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Updated: October 18, 2011 12:16 IST

Ooseravelli: Fairly engaging drama

Y. Sunita Chowdhary
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A still from the film. Photo: Special Arrangement
A still from the film. Photo: Special Arrangement

This is another regular, ordinary revenge story by the director of Athidi and Kick but what makes it watchable is the actual presence of a story. Many films these days have become increasingly predictable, lack a proper story and are made to work with a few comedy scenes. Though the comic quotient is a huge irritant here, Surender Reddy succeeds in narrating a fairly engaging drama which has a quirky but intelligent mix of action and romance. Tony (NTR) is a man with many colours like the chameleon and he keeps changing his attitude to suit the situation he is involved in.  He falls in love with Niharika (Tamannah) but he keeps her guessing about his true feelings for her.

Meanwhile his association with a gang leads him into a series of killings and brings in the inevitable involvement of the heroine and her family with cops and gangsters; the entire family is eliminated and Niharika is left with a memory loss. While Niharika's relationship with Tony (NTR) and their frequent conflicts form one part of the focus that's narrated in a non-linear format, the rest is about why NTR goes about killing one person after the other.

NTR is the major plus and he glides through the narrative comfortably without any extra frills and bombastic dialogues. The lines given to him are also grounded, punctuated with a few punches here and there to keep his fans happy. Tamannah complements NTR well and the complicated plot offers her an opportunity to show her versatile work. While the rest of the actors, both major and minor have pretty small roles, they get enough screen time; the lucky one is Payal Ghosh who not only looked cute but also performed remarkably well.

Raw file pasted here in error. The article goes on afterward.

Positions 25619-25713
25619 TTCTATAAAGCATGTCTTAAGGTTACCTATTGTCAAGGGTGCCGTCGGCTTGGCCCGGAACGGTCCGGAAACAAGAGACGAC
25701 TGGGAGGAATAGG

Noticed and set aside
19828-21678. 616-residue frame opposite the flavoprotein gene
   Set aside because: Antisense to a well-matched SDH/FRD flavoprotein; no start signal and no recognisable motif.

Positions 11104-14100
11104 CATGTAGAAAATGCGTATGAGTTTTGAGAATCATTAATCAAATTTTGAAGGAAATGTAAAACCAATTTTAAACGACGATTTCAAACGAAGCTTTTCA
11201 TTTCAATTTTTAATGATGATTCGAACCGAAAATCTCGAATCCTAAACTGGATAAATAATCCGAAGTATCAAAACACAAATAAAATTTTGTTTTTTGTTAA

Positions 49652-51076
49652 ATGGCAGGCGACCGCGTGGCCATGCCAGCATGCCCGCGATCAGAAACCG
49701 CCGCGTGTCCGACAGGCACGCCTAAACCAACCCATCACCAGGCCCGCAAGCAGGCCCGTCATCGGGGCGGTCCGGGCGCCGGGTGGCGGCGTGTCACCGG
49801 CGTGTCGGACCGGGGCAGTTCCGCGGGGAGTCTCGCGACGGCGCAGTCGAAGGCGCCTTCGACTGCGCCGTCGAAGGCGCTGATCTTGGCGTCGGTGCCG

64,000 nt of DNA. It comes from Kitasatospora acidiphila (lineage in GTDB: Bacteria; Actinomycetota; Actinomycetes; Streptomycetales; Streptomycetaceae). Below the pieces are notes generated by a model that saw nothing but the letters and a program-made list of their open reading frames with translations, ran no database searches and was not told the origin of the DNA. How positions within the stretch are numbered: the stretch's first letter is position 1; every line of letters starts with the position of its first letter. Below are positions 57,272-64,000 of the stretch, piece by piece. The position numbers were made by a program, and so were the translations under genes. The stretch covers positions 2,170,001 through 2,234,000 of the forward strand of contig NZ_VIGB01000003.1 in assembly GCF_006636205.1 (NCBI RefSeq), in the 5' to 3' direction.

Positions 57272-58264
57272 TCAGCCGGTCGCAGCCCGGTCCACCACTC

NTR, known for his ease in mass roles, throws barbs at himself by asking a character, “but how did you ever think that this body gels with love?” and romances Tamannah in cool demeanour, casual song and dance and sometimes a mass number in the first half of the film. The next half shows a liberal usage of spades and hammers for killing. There are plenty of known faces — Sayaji Shinde, Shyam, Ahuti Prasad, Prakash Raj, Murali Sharma..all of whom have one good dialogue each.

For instance Prakash Raj winds up his act by saying, “It's a painful thing to come into this world without knowing who your parents are and equally painful to die without knowing who your killers are.” Ooseravelli is not a great film but is also not poor by any standards. It doesn't thrill but worth watching once.

Keywords: Telugu cinema

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